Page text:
That’s what Friends are For: How Kraft Can Neutralize a Crusading Food Blogger
Food blogger Vani Hari has Kraft Macaroni & Cheese in her sights.
Earlier this month, she delivered a 270,000-signature petition to Kraft’s corporate headquarters asking the global food company to remove the dyes yellow 5 and yellow 6 from its marquee children’s food brand. While the U.S. Food and Drug Administration (FDA) has deemed the dyes safe, British regulators have found a possible link to ADHD. Ms. Hari (known around the Web as “Food Babe”) sees more than a link – and she is using every digital tool at her disposal to spread the word to concerned parents.
To bring further attention to her crusade, Ms. Hari recently stood outside a Chicago supermarket handing out samples of the U.K. version of Kraft Mac & Cheese, which does not contain the dyes in question. Local media ran with the stunt. Facing a petition, concerned parents, and increasing media attention, Kraft issued a response right out of the crisis playbook.
“You’ve been clear — you love the great taste of your beloved Original Kraft Mac & Cheese just the way it is,” read an open “Letter to Fans” posted on Kraft’s website. “And for those of you looking for Mac & Cheese with natural colors or no colors at all, we’ve got those options too.” Kraft does a terrific job pointing out that it has 14 versions of Mac & Cheese without the dyes. The company also has a solid explanation for why it keeps the yellow dye in certain brands. Finally, it makes clear that consumers have choices which are clearly labeled on each box. After reading the statement, it’s easy to conclude that Kraft is in the right.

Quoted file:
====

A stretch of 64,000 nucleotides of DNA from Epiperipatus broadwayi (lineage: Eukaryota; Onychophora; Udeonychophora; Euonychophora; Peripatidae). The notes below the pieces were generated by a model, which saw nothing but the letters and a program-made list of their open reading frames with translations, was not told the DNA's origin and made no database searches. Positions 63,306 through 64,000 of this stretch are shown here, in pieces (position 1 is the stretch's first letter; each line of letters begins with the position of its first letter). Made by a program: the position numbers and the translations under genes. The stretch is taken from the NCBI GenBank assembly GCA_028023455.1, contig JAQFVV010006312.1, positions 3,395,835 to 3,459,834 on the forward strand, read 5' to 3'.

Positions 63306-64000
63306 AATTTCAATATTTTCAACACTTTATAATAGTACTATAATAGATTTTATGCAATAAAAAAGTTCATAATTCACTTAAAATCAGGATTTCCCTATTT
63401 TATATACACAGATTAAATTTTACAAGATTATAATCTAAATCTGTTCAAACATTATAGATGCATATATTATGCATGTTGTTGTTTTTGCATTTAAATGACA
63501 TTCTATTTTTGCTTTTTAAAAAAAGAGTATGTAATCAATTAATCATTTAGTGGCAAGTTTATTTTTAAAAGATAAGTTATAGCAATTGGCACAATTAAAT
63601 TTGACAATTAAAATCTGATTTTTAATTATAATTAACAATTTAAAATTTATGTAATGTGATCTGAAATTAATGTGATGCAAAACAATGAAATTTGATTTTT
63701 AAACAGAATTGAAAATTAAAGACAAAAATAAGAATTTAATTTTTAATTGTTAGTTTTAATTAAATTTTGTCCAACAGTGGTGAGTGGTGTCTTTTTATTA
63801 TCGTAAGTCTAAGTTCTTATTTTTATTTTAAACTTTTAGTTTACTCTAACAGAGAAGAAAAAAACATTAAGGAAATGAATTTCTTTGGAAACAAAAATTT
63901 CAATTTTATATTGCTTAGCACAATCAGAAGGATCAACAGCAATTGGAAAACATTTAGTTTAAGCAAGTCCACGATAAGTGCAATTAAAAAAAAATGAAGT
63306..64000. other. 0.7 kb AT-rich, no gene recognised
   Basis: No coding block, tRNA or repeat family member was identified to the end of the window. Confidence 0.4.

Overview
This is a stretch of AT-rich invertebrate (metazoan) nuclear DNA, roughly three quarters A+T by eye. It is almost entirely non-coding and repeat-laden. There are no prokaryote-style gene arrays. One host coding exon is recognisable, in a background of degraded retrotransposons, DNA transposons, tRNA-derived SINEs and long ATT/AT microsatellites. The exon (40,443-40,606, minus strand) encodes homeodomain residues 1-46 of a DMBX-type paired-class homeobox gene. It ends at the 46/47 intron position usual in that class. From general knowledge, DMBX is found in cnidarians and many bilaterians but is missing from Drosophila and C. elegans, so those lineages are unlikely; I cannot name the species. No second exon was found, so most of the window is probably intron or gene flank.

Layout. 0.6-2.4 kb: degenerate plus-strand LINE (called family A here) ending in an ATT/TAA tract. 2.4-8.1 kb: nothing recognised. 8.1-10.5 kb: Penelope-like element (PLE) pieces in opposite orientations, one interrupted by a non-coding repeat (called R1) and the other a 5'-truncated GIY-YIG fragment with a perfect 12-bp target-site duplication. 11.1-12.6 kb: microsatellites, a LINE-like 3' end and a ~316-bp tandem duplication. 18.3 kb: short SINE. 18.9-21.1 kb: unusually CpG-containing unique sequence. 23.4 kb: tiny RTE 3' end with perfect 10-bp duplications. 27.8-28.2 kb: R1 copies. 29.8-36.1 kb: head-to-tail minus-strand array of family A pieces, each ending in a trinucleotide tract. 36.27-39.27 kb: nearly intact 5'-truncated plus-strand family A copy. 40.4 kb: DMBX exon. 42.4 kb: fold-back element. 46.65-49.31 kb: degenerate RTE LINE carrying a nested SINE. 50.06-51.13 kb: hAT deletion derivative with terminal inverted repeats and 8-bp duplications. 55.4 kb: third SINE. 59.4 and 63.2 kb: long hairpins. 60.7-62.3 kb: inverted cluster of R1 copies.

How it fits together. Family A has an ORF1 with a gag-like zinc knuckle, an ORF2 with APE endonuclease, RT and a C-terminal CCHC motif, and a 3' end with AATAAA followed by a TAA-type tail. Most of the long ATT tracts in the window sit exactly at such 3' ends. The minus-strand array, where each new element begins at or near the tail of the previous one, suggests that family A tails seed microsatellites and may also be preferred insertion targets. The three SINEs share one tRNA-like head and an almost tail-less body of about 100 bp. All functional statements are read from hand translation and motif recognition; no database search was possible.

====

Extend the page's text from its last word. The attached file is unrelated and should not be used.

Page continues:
But where Kraft’s message provides a template for other companies under similar pressure; the tactics by which it was disseminated leave something to be desired. As of this writing, there is no mention of the statement on any of Kraft’s social media properties. The company’s Facebook page has more than one million likes. Its Twitter feed has more than 48,000 followers. Its YouTube videos have been watched 21 million times. The statement above is smartly crafted to keep the brand’s supporters on board, while ignoring the critics who won’t be swayed no matter what the company says. So why wouldn’t Kraft do all it can to ensure that the message reaches those it is intended for?
Building legions of friends, followers, and subscribers is about more than showing off brand strength; it is about amassing a community of supporters that can come to the company’s aid and protect its reputation when they are needed most. Under a high-profile attack, the multitudes of Kraft supporters in the social media space are essentially on the bench. If Kraft gets them into the game, Ms. Hari may find that her 270,000 signatures don’t look anywhere near as impressive as they once did.
Gene Grabowski is an Executive Vice President at LEVICK and a contributing author to LEVICK Daily.